Happy birthday Mike!
Oh my gosh, I haven’t had this since I was in Vietnam and now I have the most enormous cravings! Your photographs look amazing. I’m definably going to be trying this recipe – thank you, thank you, thank you! Jennie
Oh my godness.. this looks incredible!! Love love noodle soup.
Goodness I mean not godness.. this looks so good I can’t type. LOL
This looks so awesome. Thanks for suggesting Hoai Hue in San Diego. I’m only 12 minutes from it, so I will definitely have to try it out to see what it should really taste like before I attempt.
I love Asian soups. I haven’t tried this one. But I would love to. We have a new Vietamese little restaurant in our little town too. I am going to see if it’s on there.
But it’s nice to have my OWN recipe.
So, I’ve never heard of bun bo hue but now I’m obsessed but more importantly, I’m obsessed with you and Mike!! Goodness are you two cute, please wish Mike a Happy Birthday!! BBH is now on my list of things I need to try out soon!!
I’m going to try this – sounds delicious!
I’m not a fan of cooking for hours but this recipe would be worth it!!! Can’t say enough amazing things about your blog btw. It’s by far my favorite food blog ever.
Yum! I’ve always loved BBH but in Manhattan we can’t get amazing ones like I can find in Cali! This soup is definitely a labor of love but sounds and looks completely worth it! Mike is a lucky man 🙂
I made this fragrant noodle soup, and it was absolutely delicious. Because of you, I get to experience a preview of Vietnam before I travel there one day, hopefully :o)
bizarre question, but – what grocery store was it?? my husband and i travelling to tokyo in february and i have literally been researching grocery stores as i fully intend to bring back a haul of food!!
We recently got back from Vietnam and loved BBH! I’m so glad I found your recipe, since I was wanting to recreate. I am also looking for a good basic Vietnamese cookbook, if you had to pick one, what would you suggest? (I have your cookbook and love it!) Thanks!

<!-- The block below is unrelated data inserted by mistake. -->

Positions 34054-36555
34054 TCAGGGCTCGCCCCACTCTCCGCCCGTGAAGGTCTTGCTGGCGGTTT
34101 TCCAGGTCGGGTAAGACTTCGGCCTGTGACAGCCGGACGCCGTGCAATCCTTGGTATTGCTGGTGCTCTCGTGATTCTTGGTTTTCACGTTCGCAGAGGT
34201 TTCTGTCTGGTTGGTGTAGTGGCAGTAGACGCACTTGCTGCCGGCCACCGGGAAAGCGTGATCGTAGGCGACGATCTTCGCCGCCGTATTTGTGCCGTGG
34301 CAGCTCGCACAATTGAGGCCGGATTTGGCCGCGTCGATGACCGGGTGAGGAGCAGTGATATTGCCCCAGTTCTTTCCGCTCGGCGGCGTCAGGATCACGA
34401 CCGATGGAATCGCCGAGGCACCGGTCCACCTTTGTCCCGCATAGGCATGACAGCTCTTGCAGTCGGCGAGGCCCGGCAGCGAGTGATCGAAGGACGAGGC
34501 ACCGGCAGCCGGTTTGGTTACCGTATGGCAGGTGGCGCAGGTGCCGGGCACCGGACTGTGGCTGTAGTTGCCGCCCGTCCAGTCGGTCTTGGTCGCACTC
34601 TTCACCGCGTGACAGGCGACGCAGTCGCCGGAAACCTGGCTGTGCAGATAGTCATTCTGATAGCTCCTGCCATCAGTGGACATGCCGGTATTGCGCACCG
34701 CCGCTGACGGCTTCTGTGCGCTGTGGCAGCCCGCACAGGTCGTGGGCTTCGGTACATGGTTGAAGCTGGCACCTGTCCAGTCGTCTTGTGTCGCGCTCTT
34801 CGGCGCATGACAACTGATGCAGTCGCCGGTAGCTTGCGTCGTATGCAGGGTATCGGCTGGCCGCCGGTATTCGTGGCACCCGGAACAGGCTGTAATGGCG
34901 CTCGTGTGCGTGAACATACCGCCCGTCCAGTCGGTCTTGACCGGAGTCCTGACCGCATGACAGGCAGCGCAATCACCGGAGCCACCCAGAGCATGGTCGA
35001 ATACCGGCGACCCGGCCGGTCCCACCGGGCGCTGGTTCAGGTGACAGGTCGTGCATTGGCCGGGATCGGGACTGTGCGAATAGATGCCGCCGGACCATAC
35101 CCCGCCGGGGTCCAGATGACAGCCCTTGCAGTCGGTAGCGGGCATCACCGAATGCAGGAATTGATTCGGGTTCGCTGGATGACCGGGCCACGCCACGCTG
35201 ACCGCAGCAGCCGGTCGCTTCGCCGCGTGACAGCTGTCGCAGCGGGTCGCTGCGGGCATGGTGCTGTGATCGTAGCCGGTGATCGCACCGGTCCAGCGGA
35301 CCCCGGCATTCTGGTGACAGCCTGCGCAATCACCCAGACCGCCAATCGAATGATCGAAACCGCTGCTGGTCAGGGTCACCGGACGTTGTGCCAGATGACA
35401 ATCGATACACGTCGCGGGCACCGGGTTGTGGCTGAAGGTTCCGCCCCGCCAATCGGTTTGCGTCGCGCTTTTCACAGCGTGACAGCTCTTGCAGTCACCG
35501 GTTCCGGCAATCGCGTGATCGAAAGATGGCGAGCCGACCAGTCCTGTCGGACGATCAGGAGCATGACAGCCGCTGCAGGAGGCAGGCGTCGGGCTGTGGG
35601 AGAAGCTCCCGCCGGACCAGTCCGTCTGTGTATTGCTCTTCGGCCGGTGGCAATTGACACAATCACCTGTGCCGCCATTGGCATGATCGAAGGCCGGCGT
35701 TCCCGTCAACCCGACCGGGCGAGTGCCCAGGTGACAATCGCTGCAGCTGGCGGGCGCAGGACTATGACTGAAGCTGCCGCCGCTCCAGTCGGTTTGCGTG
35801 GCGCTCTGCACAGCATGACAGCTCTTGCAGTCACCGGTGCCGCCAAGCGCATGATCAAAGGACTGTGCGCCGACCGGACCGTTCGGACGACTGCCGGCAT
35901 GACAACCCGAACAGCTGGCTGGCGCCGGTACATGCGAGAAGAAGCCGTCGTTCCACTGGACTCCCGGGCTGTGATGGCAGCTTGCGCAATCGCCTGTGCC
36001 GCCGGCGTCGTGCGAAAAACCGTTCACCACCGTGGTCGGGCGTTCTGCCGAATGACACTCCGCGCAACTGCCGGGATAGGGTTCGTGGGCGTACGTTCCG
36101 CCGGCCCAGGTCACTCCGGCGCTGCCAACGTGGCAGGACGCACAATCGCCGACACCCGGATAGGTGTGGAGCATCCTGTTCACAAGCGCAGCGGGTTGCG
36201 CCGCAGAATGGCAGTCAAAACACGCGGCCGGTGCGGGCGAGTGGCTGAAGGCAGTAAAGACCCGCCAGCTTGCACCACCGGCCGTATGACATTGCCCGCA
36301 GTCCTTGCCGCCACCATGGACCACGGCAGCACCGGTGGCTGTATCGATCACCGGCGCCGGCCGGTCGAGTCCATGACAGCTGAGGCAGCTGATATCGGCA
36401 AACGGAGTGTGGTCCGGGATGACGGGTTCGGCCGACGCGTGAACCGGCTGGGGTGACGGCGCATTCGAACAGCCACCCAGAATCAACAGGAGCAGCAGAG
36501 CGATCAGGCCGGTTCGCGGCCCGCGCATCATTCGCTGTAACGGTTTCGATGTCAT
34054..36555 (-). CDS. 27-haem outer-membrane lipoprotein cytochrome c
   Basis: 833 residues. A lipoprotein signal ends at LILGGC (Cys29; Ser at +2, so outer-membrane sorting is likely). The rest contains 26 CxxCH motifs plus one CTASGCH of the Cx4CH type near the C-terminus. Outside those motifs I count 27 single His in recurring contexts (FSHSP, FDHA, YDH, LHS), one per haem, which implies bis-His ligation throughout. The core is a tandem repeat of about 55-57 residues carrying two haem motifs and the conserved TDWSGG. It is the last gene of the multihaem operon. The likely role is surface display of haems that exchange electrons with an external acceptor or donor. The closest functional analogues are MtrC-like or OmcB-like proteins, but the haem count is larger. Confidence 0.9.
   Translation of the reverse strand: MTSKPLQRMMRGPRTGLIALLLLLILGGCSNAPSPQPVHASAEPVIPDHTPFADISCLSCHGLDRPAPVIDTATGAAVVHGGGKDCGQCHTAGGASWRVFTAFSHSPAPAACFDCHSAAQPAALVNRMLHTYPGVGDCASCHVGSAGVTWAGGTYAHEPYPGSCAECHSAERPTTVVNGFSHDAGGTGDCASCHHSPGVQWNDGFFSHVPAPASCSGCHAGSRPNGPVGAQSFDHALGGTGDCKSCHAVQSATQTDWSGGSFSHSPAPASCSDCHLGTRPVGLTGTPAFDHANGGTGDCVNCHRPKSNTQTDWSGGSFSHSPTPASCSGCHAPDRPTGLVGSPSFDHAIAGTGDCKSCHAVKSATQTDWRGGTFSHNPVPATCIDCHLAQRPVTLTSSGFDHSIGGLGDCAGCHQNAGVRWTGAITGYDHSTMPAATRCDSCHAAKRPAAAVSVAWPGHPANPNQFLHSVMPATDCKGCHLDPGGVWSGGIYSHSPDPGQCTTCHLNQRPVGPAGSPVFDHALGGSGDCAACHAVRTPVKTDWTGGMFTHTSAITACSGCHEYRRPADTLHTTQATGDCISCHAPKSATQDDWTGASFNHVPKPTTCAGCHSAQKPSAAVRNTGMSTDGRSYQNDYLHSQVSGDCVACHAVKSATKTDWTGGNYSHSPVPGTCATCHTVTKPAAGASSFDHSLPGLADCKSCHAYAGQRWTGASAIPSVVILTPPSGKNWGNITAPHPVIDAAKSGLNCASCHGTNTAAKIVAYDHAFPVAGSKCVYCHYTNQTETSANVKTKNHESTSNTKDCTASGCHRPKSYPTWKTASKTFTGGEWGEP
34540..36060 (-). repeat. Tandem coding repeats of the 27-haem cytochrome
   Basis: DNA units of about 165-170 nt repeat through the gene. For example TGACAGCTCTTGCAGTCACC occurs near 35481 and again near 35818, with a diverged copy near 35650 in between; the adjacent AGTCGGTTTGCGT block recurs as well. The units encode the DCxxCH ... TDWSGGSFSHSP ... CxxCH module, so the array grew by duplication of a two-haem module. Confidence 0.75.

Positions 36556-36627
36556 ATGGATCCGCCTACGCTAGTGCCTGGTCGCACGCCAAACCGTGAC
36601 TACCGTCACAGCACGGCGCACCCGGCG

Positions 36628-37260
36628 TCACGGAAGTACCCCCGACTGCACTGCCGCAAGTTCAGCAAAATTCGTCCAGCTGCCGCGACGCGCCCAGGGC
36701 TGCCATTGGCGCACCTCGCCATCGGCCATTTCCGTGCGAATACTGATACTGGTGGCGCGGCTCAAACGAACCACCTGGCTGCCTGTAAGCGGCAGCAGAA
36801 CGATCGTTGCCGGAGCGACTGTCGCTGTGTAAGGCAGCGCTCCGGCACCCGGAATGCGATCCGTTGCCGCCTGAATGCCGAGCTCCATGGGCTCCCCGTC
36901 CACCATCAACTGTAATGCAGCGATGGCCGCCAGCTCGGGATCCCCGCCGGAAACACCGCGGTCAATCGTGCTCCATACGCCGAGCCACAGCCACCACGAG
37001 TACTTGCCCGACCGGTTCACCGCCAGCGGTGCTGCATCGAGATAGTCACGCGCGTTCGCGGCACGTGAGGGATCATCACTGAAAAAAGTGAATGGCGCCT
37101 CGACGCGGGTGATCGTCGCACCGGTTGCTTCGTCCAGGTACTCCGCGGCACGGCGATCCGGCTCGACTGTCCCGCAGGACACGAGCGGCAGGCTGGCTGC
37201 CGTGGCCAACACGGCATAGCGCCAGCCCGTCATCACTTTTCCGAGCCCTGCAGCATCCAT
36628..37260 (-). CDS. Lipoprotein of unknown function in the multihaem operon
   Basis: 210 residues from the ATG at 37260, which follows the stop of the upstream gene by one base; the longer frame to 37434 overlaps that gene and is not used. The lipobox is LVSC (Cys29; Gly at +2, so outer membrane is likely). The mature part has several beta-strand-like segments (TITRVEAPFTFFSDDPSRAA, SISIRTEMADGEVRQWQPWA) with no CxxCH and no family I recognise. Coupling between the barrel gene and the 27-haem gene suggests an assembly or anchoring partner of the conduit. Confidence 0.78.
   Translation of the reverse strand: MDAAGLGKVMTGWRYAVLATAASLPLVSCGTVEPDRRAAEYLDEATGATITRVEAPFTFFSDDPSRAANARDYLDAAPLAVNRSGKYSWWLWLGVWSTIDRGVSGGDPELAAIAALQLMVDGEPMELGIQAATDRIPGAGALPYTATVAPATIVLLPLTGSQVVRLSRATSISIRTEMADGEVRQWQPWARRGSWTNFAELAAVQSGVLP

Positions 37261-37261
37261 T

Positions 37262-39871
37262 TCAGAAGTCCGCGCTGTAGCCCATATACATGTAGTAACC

IT SOUNDS GOOD BUT YOU CAN ALSO SIMPLIFIY THE RECIPEE BY BUYING A PACKAGE OF READY MADE BUN BO HUE PICES AT THE ORIENTAL GROCERIES. THS FOR THE RECIPE.
Hoai Hue is my spot by the way, I was so excited when I found good BBH in San Diego. Oh and I always get bun bo without the blood cubes (ick). Thanks for the recipe, might have to try this sometime!
Looks really taste. I have a pot on the stove as I’m typing this. I posted a link to this on my blog. Spreading the word about great food!
Try Mien Trung over by Kearny High School. They use more lemon grass than Hoai Hue. It’s a little hole-in-the-wall place but they too will sell you a pot to go (sans noodles unless you ask). And like you I never heard of BBH until I met my wife, first-generation VN. Add me to the “just LOVE it” cadre.
Where’s the blood cake? Proper Bun Bo Hue has blood cake. My favorite place in Seattle that served it is closed, I’m so sad.
This looks absolutely delicious! Hope to try this soon. Mike sounds amazing btw! I hope one day someone takes me to surprise visits to grocery stores!
Wow. Just WOW. I could never attempt to cook that due to all the ingredients and equipment needed but I love BBH for sure. In Grand Rapids MI there is a lovely Vietnamese restaurant on Division St. called Mekong which has a Vietnamese menu and a (Vietnamese-influenced) Chinese menu. Whenever I go there they know what I’m going to order — BBH!
Oh wow! This recipe looks so doable! Definitely going to have to try it out.
I can’t wait to try this recipe out. Do you have a recipe for bun rieu?
oh. i can’t wait! your blog is so addictive. The graphics, images and layout are on point!!!